Hearts of Yolo Update: Jeannette Lejardi

Thursday, Jul 13, 2017

Last year we profiled Jeannette Lejardi, one of our incredible CASA volunteers. Today we are excited to share an update about her experiences as a CASA volunteer this past year.

1) Can you describe a special moment that stands out to you as a CASA volunteer?

I have been involved with my CASA youth for six years, first as a CASA volunteer and then as a mentor. We first talked about college when she was in the 7th grade. Early on she did not have a voice. This year we toured a state college together that she decided she wanted to attend. During the long car ride there, we were reminiscing about her journey over the last six years. She said that she had finally found a voice for herself and was getting what she wanted in life.  

Indeed she has. After being accepted at that college, I took her to an overnight college orientation where she picked her classes and stayed in the dorm that she is assigned to for the fall. These special moments represent how far she has come in her growth and development. She has been a sponge, soaking up everything offered to her. She has been focused on school, making good choices, volunteering, working summer jobs, trying new things, and taking advantage of opportunities presented. I could not be prouder of her. She is an inspiration to me. I hope when she is at college she remembers our tradition that it's okay to eat dessert first, sometimes.

2) What has surprised you the most about being a CASA volunteer?

I have been a CASA volunteer for three teenaged girls, all of my choosing. I have been surprised by just how important the consistency of the weekly visits are to building trust and how attached I have become. I have also been surprised by how the relationships change once the cases are over.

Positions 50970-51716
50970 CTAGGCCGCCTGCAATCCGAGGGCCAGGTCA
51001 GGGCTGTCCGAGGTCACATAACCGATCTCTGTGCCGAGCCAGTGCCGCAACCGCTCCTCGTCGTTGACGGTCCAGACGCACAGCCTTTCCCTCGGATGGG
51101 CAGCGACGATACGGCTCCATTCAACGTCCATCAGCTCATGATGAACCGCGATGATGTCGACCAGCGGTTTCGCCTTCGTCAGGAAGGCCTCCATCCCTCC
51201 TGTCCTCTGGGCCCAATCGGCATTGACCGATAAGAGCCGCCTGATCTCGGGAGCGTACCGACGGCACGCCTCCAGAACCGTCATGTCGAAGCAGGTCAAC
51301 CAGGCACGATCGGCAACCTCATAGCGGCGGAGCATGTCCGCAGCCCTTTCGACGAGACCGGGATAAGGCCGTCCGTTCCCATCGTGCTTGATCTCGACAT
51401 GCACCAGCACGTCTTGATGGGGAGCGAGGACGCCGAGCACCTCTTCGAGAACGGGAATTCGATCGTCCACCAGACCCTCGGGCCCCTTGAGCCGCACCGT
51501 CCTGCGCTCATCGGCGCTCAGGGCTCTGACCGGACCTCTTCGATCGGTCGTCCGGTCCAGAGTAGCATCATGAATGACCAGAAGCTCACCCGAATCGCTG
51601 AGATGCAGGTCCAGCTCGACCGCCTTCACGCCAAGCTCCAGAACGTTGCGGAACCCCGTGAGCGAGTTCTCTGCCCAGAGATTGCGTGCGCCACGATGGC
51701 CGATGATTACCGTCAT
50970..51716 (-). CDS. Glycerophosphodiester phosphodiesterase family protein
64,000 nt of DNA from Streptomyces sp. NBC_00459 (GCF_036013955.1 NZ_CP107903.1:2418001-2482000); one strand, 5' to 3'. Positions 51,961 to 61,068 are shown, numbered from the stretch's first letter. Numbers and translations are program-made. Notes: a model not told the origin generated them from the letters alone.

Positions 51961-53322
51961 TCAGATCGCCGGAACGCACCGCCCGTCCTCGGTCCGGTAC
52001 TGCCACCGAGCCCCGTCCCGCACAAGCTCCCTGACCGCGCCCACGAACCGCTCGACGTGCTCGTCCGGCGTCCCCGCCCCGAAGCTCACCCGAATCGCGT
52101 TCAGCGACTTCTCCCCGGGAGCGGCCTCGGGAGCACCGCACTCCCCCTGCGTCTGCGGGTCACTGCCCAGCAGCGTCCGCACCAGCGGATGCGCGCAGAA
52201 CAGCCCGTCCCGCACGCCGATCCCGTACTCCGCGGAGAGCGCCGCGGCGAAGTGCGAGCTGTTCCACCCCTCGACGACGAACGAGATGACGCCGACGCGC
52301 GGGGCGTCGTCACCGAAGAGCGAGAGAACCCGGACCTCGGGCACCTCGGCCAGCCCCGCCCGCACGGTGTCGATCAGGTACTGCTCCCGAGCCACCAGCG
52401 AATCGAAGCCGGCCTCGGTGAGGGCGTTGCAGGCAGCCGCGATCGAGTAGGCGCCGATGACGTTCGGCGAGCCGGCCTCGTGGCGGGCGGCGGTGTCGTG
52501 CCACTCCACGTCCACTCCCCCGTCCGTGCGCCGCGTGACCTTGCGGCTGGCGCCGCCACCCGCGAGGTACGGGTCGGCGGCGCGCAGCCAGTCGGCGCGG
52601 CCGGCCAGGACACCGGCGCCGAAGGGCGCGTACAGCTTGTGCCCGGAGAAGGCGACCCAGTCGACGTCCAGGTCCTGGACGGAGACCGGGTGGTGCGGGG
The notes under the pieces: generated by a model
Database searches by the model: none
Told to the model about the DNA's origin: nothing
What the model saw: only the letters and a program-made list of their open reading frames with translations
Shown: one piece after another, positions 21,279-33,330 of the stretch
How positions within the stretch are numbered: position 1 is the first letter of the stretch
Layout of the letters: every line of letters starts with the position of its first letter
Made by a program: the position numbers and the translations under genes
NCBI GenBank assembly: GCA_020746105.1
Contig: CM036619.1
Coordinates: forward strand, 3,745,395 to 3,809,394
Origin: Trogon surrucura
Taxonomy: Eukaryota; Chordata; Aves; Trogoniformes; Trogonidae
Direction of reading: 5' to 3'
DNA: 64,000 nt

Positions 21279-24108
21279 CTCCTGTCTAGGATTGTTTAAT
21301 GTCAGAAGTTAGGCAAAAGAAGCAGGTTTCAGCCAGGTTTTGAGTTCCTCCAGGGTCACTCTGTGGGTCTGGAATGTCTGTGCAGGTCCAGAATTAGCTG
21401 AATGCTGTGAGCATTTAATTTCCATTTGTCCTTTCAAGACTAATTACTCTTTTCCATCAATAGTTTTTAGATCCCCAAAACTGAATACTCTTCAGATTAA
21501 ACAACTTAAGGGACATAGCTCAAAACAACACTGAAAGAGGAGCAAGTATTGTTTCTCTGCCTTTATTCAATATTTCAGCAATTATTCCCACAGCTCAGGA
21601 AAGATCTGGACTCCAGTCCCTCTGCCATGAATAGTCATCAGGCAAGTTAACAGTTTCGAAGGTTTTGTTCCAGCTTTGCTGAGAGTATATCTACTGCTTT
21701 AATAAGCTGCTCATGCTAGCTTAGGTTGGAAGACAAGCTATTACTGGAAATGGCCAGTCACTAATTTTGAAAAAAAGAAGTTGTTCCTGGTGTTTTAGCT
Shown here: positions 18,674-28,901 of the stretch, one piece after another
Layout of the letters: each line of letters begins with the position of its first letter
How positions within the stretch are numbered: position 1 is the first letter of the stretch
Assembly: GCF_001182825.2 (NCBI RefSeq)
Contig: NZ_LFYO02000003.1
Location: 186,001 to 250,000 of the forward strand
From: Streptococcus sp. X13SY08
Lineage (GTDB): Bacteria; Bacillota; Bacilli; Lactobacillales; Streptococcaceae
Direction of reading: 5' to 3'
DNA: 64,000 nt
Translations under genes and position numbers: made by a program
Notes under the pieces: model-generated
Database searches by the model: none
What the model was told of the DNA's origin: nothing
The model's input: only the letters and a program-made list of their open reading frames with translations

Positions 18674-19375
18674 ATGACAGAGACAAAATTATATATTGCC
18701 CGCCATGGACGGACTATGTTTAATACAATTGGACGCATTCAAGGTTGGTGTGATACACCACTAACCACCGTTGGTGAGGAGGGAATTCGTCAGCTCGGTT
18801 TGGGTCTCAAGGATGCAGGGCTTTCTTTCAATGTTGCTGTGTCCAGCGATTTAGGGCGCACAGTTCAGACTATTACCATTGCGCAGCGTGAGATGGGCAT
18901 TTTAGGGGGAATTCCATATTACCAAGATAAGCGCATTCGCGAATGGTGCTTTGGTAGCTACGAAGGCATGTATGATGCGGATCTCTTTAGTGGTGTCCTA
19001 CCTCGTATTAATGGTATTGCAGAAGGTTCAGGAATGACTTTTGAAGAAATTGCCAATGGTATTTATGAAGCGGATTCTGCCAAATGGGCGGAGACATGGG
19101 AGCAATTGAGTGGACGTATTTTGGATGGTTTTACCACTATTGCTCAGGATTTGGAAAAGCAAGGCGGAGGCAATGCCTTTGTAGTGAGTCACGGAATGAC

3) What has been the hardest part of being a CASA volunteer?

Sometimes you have to set limits and boundaries when your CASA youth ask for things. I give the gift of my time and experiences to broaden their world and development, but not things. Also, sometimes, they can be moody and shutdown. I have to remember it’s not personal. They have a lot going on so I need to be patient and flexible.

4) What are your next steps as a CASA volunteer? 

I would like to take on another case in the future as being a CASA is so rewarding, but I may consider a younger child. The CASA organization is filled with amazing and giving people, and I would like to continue being a part of it.  

5) If you had to sum up being a CASA volunteer in one sentence, what would you say?

A CASA volunteer makes a difference in the life of a child by teaching them how to find their voice and advocate for themselves, trust and form supportive relationships, see the strengths in themselves, and develop resiliency for the future.  


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